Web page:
From a developer’s perspective, it’s worth noting that all of UIKit specifies sizes and locations in floating-point values.
It wouldn’t surprise me if everything ran in iPad-like pixel-doubled mode by default (which wouldn’t suck like it does on the iPad), but it’d be cool if we could put a key in our Info.plist files that made everything — not just WebKit — run in virtual-pixel mode.
But I’m still puzzled about the 960 × 640 move, if it’s real. The iPhone is already the highest-DPI display that Apple sells, and to double its resolution is very expensive: the panel costs more, it’s likely to use more power, it places higher demand on the CPU for rendering, it needs much more memory for frame buffers and textures, and it incurs big costs on developers and Apple’s developer-tools and developer-support teams. In other words, it strains nearly everything that is already strained.
To make that worthwhile, it needs to be a lot better for customers so this feature alone will drive sales. But I think it’ll have the same problems as Blu-ray (and before that, HD-DVD and HD Radio and DVD-Audio and SACD): consumers don’t care about improvements in technical quality unless they come with significant improvements in other areas like versatility or form factor.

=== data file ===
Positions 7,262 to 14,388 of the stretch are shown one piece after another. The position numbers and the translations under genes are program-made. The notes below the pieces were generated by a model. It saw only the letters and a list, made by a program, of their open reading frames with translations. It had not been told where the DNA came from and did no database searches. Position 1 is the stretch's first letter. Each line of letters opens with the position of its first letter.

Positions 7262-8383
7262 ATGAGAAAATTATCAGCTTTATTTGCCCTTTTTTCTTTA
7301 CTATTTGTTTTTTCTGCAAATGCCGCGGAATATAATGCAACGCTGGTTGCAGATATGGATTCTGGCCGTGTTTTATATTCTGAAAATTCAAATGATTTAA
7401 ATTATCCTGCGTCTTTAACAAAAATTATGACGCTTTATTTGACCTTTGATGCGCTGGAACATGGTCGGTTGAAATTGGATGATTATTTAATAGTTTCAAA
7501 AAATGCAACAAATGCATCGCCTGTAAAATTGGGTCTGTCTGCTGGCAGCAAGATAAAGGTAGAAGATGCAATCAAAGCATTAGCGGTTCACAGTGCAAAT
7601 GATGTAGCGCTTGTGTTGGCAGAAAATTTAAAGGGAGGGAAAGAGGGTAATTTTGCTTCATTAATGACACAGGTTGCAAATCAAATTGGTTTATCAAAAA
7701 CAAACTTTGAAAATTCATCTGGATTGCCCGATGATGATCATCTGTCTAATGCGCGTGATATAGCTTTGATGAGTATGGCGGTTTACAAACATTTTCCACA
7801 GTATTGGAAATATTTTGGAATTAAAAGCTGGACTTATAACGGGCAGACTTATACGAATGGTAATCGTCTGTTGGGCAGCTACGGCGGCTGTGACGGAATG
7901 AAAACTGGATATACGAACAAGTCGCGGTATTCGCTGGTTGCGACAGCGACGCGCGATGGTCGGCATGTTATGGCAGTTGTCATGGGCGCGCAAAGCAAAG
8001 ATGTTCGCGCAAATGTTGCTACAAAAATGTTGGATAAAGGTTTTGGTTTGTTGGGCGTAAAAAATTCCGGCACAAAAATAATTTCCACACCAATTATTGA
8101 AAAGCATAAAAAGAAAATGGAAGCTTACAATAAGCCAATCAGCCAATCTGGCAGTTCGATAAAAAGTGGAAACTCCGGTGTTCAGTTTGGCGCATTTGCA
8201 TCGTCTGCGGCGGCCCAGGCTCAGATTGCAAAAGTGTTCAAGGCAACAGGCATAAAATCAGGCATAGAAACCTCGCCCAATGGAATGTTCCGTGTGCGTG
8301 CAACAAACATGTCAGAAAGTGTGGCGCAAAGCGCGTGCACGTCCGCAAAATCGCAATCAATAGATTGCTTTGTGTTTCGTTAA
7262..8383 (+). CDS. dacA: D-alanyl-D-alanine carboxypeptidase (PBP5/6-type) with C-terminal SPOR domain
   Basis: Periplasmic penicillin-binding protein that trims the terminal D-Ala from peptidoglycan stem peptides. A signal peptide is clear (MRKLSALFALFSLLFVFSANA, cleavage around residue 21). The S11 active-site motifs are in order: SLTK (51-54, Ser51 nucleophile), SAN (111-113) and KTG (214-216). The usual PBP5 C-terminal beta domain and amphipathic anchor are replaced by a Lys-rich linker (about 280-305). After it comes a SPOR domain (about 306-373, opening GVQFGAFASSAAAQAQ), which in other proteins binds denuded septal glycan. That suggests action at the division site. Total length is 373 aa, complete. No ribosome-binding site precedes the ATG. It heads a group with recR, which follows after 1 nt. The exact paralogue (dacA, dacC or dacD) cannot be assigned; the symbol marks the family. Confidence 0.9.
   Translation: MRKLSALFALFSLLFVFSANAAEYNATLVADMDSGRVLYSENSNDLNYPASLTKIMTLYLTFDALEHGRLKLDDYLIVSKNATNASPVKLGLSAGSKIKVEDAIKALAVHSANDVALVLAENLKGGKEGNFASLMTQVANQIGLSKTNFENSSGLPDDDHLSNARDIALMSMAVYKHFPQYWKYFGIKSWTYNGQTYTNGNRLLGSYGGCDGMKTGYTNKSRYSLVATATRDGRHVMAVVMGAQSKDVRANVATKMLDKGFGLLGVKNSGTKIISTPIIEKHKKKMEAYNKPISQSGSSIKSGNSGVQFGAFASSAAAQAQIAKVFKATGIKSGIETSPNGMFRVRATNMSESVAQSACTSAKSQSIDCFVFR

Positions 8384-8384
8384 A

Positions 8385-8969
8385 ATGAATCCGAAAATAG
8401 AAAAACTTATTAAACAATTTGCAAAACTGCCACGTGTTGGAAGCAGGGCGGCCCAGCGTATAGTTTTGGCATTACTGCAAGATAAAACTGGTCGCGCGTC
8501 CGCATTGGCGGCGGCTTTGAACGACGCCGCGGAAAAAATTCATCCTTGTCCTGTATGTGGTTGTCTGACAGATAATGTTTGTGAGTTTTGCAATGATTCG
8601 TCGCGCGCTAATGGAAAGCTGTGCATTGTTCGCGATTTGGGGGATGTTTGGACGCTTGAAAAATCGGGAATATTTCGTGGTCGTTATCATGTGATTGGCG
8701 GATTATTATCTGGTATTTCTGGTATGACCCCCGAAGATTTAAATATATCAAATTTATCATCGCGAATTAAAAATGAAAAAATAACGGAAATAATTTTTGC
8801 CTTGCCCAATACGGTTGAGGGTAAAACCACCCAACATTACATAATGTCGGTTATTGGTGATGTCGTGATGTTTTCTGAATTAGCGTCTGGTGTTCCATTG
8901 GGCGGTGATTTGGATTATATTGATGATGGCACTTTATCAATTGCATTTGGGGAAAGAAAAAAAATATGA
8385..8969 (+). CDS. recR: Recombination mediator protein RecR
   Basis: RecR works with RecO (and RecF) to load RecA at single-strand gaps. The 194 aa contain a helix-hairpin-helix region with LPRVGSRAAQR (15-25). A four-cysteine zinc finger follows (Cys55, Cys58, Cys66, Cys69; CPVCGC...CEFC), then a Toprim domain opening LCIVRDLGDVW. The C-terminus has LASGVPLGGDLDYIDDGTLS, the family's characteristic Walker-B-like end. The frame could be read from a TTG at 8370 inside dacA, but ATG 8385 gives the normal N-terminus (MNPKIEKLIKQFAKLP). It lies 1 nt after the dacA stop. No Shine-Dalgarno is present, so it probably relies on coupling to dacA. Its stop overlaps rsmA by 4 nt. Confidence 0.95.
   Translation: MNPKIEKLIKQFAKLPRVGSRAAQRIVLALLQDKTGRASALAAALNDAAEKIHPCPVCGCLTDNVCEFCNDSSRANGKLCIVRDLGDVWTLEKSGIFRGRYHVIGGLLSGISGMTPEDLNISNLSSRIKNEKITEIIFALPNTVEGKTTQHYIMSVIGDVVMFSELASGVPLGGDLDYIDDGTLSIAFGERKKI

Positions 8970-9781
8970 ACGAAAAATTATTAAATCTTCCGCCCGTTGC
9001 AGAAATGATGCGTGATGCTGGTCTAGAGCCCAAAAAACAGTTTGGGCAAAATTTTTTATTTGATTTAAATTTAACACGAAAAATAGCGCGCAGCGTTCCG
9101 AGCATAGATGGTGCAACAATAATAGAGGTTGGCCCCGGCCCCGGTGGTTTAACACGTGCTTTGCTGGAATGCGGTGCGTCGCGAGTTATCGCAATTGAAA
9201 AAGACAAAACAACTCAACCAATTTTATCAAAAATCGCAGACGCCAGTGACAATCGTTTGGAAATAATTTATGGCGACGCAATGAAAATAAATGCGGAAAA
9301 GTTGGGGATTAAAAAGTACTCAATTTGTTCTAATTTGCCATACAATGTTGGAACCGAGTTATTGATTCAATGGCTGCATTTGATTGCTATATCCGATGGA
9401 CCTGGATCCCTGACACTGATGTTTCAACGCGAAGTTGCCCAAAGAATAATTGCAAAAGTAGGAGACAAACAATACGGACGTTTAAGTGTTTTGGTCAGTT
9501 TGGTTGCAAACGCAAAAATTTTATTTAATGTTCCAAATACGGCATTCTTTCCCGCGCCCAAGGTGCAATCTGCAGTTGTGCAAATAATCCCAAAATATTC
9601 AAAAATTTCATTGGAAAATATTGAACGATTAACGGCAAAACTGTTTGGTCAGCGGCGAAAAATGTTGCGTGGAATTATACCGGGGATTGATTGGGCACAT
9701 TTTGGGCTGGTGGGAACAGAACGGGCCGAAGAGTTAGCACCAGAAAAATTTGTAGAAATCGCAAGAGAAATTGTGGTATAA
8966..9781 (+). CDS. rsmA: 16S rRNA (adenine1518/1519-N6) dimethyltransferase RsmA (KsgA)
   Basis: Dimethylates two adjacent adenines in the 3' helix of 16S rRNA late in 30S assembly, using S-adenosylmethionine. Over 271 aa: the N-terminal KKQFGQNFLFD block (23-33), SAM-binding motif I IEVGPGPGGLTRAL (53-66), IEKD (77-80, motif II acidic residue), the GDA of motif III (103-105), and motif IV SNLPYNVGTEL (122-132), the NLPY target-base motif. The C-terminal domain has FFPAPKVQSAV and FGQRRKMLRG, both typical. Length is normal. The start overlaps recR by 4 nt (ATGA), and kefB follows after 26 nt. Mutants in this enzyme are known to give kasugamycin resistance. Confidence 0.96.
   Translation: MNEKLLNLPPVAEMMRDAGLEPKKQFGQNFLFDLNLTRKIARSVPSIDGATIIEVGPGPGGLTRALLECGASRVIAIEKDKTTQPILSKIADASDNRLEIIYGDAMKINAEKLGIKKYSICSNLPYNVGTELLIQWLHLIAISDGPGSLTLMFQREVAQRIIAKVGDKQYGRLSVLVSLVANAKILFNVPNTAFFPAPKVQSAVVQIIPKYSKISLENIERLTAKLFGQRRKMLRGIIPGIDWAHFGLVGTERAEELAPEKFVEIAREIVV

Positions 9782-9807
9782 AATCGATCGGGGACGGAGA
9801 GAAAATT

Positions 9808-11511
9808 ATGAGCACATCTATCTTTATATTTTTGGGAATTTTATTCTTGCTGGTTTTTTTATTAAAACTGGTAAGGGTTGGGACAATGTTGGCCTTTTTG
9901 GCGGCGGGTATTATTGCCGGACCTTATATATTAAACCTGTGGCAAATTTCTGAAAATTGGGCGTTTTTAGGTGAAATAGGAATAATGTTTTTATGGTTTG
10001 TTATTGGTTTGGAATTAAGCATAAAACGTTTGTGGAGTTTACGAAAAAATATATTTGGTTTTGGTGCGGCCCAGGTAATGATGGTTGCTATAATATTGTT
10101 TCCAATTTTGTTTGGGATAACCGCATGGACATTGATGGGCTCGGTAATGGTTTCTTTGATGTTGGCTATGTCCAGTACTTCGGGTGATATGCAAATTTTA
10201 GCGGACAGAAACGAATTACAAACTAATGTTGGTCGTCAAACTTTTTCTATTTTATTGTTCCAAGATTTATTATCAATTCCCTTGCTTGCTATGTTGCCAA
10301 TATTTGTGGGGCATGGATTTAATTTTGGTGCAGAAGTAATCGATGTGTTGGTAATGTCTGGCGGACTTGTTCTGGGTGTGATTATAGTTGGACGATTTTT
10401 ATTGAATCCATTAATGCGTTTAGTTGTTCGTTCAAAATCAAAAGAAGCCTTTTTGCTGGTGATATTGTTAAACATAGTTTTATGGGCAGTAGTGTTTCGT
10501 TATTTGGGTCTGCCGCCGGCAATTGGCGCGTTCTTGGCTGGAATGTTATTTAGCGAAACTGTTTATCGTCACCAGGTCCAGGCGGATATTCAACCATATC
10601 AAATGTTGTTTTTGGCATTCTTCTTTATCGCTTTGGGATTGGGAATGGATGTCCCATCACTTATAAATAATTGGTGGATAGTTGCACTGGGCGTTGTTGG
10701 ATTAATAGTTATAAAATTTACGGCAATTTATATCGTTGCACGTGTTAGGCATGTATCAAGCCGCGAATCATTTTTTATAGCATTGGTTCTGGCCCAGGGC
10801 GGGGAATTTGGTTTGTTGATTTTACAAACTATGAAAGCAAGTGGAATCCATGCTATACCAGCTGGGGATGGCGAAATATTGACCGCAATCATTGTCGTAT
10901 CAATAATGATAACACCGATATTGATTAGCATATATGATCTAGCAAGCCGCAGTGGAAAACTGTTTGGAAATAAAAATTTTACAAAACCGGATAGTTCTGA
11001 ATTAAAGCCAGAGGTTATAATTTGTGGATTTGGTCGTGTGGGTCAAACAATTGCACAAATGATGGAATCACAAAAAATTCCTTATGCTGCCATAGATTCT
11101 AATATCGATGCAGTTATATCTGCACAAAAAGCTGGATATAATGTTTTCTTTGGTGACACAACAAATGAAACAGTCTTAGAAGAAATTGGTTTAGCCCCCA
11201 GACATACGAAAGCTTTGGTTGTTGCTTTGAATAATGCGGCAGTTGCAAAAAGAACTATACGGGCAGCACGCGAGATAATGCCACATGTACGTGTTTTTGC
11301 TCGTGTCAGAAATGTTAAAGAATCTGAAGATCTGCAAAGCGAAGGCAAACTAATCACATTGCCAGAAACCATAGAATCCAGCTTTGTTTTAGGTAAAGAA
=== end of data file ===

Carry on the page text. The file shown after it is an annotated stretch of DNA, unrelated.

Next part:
What’s the average-person selling point for the high-density display that will overcome the downsides? And if the other specs have improved enough to eliminate the downsides — reduced costs, improved battery life, increased RAM — why is this better than having a cheaper, longer-lasting, faster iPhone with today’s display resolution?
To make reading a selling point, they tackled the wrong problem: anyone who doesn’t enjoy reading on their phone is likely to cite the physical size, not the pixel density, as the limiting factor.
There is an Apple mobile device running iPhone OS that’s good1 for reading and could have significantly benefitted from a high-density screen, but they picked the wrong one.
That said, the iPad doesn’t have nearly enough RAM to sustain good applications with 2048x1536 frame buffers and quadruple-sized textures. And if such a panel even existed in the 10” size range, it would be far too expensive to put in a $500 device. So it makes sense that the iPad didn’t get one.
I’m sure I’ll fall in love with the high-density iPhone display as soon as I see it. But on paper, I’m still unconvinced that it’s necessary.
This is my preliminary evaluation, so far, of the iPad’s reading capabilities: good, but not great. To be great, it needs to be a lot lighter, a bit smaller, and a lot less bright at its minimum brightness setting. I don’t see any of those happening, though, because I don’t think Apple sees reading as anything bigger than an ancillary feature on the iPad.
I love using the iPad, but I can’t deny that the Kindle 2 is still a much better device if all you want to do with it is read books. ↩